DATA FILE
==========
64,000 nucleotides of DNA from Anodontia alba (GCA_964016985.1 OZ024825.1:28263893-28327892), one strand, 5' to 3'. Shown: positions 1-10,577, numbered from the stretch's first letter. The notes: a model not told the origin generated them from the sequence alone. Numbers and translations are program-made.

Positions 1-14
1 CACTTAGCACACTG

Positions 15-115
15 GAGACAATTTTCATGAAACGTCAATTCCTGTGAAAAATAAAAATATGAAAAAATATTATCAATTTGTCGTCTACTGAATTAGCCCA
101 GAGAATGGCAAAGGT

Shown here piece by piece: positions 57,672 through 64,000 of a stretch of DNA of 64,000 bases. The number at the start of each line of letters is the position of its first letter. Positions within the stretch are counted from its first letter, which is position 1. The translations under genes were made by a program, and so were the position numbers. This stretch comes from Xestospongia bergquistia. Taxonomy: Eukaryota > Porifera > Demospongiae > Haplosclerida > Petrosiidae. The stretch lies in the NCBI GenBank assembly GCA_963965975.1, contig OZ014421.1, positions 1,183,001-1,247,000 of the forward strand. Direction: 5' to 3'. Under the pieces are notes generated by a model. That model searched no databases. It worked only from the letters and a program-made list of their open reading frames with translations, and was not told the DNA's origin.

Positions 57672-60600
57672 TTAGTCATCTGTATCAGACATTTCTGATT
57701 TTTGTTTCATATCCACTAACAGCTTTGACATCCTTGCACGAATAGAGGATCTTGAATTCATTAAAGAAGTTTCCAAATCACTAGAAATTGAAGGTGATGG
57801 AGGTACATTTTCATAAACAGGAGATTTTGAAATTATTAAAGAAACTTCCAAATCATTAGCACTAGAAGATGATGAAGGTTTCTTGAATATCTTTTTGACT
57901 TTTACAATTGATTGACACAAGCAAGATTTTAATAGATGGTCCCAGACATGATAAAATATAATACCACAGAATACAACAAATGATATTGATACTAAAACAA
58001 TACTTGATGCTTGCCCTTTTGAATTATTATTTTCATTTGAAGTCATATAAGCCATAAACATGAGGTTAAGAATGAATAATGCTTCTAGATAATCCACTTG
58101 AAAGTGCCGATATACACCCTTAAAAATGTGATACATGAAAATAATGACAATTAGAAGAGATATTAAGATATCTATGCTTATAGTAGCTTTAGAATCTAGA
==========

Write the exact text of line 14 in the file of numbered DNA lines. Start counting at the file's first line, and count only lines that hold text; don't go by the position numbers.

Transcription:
58101 AAAGTGCCGATATACACCCTTAAAAATGTGATACATGAAAATAATGACAATTAGAAGAGATATTAAGATATCTATGCTTATAGTAGCTTTAGAATCTAGA